Mar 15, 2012

Why I cancelled my D800.

My wife likes to mock me because I once said that my D70s was "the last camera I'd ever need". Now, I did say this... but was giddy with insurance-settlement glee, having been abruptly parted from my Nikon 601 by a thief.

But I certainly never uttered those words when I got my D700. Mock me once...

Having "toughed it out" with this amazing full-frame camera for three whole years, I kindasorta felt that I was due. After all, I had bought it used. How ghetto is that? Might as well have a D1.

Then they announced the D800. They skipped the whole D700s, D700x bull and moved into a whole new field. Sure the frame-rate was worse, but, HD1080... awesome! Dual card slots... yay! Face-recognition exposure settings... um, great... I guess.

But, 36 megapixels... Hell, that's practically medium-format.

In fact, bearing witness to Zack Arias and David Hobby going to the dark side (Phase One) I was starting to drink the megapixel Kool-Aid, even though I routinely mock the pixel-peepers who never print bigger than 5x7—if at all.

[Note: there is a silly reference in Arias's article about "when you show up with a medium format rig your clients take notice". Yeah, I suppose, but... seriously?]

So anyway, I checked in on my dedicated camera fund, got a bead on the market price of a D700, and pulled the trigger on the 800. Bam! Bought and paid for, just a matter of waiting now.

Then something unexpected happened. Buyers remorse kicked in. Which is pretty hilarious, considering the product didn't even exist yet.

So why, exactly, did I spend $3200 on a D800? I re-played my initial reasoning.

  1. HD1080. Hmm. Do I even shoot video? Well, yeah... occasionally with my GoPros and even my iPhone. I mean, it would be nice to shoot some slick stuff with my good lenses once in a while. I'm a good editor... but damn, I barely have time to shoot stills. Long story short, I have no market for video at this time.
  2. Dual card slots. To be honest, I reeeally wanted this... mostly for file redundancy, but also to shoot EyeFi tethered to my iPad... whole other post. Still, not necessary.
  3. Face-recognition. Cool idea, but not a deal-breaker, since it never occurred to me that it was desirable before now.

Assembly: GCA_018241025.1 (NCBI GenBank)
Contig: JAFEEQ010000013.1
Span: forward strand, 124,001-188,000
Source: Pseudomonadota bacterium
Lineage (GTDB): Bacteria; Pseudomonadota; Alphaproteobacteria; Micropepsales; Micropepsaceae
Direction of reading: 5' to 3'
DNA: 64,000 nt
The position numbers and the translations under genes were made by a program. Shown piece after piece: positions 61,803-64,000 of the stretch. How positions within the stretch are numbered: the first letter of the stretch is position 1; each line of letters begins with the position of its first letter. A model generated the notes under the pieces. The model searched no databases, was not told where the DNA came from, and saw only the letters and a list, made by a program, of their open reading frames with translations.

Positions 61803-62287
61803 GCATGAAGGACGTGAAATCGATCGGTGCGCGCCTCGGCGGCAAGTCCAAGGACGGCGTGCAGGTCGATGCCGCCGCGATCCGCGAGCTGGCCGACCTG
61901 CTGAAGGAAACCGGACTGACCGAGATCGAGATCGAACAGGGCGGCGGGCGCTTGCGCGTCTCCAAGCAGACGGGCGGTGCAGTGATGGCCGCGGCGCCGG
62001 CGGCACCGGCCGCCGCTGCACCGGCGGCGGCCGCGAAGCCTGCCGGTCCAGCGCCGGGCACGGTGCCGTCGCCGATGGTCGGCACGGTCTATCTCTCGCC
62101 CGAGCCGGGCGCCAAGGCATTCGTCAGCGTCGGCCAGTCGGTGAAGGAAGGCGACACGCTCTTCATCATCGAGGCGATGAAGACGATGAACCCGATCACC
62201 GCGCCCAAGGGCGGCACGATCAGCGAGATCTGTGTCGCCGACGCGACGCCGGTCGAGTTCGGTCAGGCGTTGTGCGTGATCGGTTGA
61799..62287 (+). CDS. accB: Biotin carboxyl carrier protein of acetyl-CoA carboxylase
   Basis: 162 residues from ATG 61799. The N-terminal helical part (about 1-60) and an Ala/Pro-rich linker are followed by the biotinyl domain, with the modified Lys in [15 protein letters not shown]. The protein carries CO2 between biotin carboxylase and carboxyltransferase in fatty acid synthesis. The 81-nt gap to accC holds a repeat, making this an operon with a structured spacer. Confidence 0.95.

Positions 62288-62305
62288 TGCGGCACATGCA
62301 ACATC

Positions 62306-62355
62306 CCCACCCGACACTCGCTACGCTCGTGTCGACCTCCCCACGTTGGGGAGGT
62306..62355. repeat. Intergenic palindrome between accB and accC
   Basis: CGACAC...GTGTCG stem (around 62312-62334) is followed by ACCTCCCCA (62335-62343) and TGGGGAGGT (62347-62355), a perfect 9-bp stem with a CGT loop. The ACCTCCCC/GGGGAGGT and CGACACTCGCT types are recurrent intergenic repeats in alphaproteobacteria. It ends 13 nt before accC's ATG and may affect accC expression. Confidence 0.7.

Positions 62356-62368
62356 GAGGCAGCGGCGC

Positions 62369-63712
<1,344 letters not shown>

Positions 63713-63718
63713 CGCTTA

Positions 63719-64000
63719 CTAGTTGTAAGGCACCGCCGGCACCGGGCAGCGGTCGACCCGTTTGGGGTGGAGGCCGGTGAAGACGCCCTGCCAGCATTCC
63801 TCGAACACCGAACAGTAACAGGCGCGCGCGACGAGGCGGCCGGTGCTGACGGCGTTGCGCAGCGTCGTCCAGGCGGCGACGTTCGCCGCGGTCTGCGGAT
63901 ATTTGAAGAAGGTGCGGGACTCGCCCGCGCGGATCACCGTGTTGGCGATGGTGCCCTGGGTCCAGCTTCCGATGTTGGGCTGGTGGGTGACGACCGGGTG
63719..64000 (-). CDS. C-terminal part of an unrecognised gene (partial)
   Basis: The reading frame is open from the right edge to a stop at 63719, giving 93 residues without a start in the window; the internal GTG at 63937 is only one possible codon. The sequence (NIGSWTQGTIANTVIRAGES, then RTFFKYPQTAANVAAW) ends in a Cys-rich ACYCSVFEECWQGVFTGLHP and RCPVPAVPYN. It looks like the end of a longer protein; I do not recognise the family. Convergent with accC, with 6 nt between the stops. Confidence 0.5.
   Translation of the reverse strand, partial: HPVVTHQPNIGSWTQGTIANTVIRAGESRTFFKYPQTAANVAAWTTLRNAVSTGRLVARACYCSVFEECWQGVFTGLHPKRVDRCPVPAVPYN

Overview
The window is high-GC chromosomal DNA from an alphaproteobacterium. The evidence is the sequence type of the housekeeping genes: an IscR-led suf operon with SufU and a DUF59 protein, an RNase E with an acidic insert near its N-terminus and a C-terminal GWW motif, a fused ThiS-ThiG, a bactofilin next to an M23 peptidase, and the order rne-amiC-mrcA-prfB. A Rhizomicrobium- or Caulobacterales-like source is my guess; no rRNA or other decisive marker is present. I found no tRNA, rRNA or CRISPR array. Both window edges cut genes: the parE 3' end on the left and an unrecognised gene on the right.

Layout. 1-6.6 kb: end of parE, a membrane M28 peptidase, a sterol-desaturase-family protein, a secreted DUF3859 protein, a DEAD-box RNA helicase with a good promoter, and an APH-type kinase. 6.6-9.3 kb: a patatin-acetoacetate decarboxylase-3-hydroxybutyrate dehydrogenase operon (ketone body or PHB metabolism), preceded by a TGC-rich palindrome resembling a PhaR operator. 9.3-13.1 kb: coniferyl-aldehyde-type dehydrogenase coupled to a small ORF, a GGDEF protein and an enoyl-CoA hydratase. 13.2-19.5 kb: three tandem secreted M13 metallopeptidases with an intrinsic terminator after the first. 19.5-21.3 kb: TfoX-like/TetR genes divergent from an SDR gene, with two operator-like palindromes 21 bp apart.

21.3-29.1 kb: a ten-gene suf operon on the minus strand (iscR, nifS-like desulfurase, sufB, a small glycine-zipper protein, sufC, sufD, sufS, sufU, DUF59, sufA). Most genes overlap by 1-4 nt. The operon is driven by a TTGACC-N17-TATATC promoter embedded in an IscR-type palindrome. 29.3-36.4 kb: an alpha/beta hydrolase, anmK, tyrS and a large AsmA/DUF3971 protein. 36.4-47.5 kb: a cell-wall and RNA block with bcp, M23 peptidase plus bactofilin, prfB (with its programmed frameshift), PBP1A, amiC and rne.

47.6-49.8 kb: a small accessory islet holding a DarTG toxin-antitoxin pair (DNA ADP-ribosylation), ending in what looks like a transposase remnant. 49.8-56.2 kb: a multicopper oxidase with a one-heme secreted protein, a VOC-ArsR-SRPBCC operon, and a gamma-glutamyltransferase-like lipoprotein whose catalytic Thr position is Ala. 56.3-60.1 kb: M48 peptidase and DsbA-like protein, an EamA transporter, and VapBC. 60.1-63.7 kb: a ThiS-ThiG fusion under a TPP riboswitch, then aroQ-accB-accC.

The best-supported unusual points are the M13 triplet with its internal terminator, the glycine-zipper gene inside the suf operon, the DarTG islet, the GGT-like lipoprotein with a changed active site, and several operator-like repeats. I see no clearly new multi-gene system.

4. 36 megapixels? This was both the initial siren song and the breaking point on which all decisions should have, and eventually did, hinge.
No doubt about it, 36MP is a nice image to crop from; and faces in a big group can get a little sketchy even with the best lens, but holy cow. That's going to be a biiiiiig file once it chugs its way into Lightroom. Then you have to process.

So, with increasing anxiety, I trawled for more opinion: Facebook, photo sites, email. I practically begged photographers to punch holes in my logic. And damn them all, they did—even the non-Canon guys. They reiterated everything I knew was wrong for me about the D800.

[Did I mention the vertical grip? Yeah, the MB-D12 is going to cost about $450. No built-in wifi, no built-in Pocket Wizard, no built-in cappuccino-on-demand. That's pure greed, guys.]

But what finally made me pick up the phone and ask for a refund was this... the most immutable law of photographic gear:

If it makes no difference to your final image... if your clients don't see something more amazing in their hands when it's all done... if it doesn't improve your workflow dramatically (may actually impede it, truth be told) why on earth would you spend your money on it?

So I called my camera place, cancelled the order, renewed my vows with my D700, and now I'm happy again. Relieved, actually.

The D800, remarkable tool that it is, as gorgeous and enviable a piece of gear as it will prove to be... has no place in my camera bag.

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